Six percent lived in rural areas of the state. A supermajority of survey participants — 89% — had health insurance but there were wide differences in the type of coverage they had.
"Medi-Cal is an especially important health care safety net for queer and trans people of color in California," noted McAllister-Wallner, who was appointed to California's COVID-19 Community Vaccine Advisory Committee.
Expanding the program so it covers all income-eligible Californians is one solution LGBTQ health advocates are supporting, while another is providing greater assistance for people to be able to afford health insurance through Covered California.
"We know cost is still a major barrier for many Californians in accessing health care in California," McAllister-Wallner said.
Employment assistance programs are also key, as most people continue to receive health insurance via their workplace. The better the job LGBTQ people can land, the better their health care will be.
"Employer-sponsored coverage is still an important part of the health insurance fabric in California and is still an important way many LGBTQ people are getting covered," said McAllister-Wallner. "Unemployment means uninsured as well."
Even though most LGBTQ people have health insurance, the survey found that many don't access health care due to experiencing stigma and discrimination from medical professionals. Thus, one of the recommendations in the report calls for better, mandatory training of doctors and other providers on LGBTQ issues.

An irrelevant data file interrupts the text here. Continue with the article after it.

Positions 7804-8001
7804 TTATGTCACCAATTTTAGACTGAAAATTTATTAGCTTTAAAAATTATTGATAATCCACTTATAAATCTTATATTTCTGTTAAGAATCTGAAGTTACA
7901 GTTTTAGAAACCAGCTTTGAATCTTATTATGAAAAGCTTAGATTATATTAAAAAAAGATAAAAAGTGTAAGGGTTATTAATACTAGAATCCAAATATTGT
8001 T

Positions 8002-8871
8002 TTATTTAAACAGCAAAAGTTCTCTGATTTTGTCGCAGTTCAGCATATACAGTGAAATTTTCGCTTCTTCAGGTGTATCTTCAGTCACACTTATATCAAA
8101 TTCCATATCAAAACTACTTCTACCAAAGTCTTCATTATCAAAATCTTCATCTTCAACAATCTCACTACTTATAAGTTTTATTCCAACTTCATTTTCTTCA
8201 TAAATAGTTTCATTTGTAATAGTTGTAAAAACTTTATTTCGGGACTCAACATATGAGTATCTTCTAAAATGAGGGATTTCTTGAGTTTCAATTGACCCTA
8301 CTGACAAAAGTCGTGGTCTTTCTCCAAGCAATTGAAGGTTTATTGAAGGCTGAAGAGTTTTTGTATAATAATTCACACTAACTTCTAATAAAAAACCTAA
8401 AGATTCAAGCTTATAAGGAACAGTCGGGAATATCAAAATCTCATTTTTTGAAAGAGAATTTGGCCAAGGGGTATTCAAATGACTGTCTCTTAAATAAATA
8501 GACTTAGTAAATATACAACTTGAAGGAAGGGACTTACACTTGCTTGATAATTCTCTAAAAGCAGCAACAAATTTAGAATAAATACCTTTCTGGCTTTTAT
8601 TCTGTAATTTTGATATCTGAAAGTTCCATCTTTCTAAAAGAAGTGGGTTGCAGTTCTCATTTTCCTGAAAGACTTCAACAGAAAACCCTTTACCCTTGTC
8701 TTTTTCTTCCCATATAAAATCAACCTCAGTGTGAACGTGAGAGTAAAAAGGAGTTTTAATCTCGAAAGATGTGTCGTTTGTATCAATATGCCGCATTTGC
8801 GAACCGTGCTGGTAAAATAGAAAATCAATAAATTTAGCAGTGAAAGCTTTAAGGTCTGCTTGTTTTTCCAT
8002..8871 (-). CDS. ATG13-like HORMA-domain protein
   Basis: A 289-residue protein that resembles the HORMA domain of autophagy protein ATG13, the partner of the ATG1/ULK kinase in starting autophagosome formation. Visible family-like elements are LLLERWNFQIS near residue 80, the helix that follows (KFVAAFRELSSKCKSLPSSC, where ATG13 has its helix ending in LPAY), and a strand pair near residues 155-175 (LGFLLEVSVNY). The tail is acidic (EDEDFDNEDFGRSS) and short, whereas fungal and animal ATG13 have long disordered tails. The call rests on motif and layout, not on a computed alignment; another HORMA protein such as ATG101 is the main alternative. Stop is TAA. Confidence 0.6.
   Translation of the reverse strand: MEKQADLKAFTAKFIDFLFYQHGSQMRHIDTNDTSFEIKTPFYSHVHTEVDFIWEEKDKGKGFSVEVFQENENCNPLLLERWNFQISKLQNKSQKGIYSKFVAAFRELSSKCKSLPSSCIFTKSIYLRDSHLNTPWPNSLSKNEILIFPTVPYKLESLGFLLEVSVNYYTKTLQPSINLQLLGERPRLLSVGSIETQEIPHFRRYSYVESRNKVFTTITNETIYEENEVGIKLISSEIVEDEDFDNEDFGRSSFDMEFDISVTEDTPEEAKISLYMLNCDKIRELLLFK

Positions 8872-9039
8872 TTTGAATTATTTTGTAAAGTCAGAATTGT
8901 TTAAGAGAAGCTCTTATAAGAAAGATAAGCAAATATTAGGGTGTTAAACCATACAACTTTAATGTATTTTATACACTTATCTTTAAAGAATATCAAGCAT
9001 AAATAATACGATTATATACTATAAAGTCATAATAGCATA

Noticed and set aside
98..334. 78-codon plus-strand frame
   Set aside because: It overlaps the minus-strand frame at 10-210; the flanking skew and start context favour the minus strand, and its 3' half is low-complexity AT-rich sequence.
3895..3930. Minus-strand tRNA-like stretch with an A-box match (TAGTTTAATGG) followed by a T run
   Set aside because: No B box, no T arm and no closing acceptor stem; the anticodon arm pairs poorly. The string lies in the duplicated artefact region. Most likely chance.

"Our research shows it is needed," said Poshi Walker, a project co-director with the mental health advocacy group CalVoices, during an online presentation held last month to discuss the survey findings. "A number of providers just don't have the education they need, and they aren't going to get it if we continue to make it voluntary."
Another finding from the survey is the lengthy waits LGBTQ people have in accessing health care, particularly mental health providers. Under state regulations, patients should wait no longer than 10 business days to see their primary care providers.
But 35% of survey participants said they waited more than that, and 18% reported waiting more than 15 business days. Fifty percent waited longer than 10 days to see a mental health provider, and a majority said they were unable to access individual therapy in the past year.
"Ten days can be far too long to wait for mental health services," noted Walker.
Other issues noted by survey respondents included being unable to afford mental health services, unsure of how to find an LGBTQ-competent provider, and unaware if their health insurance covered such services, even though California requires insurers to do so.
"There is not a lot of teeth to making sure insurance companies are actually delivering on the promise of mental health parity," said McAllister-Wallner. "We need to educate the public about these programs."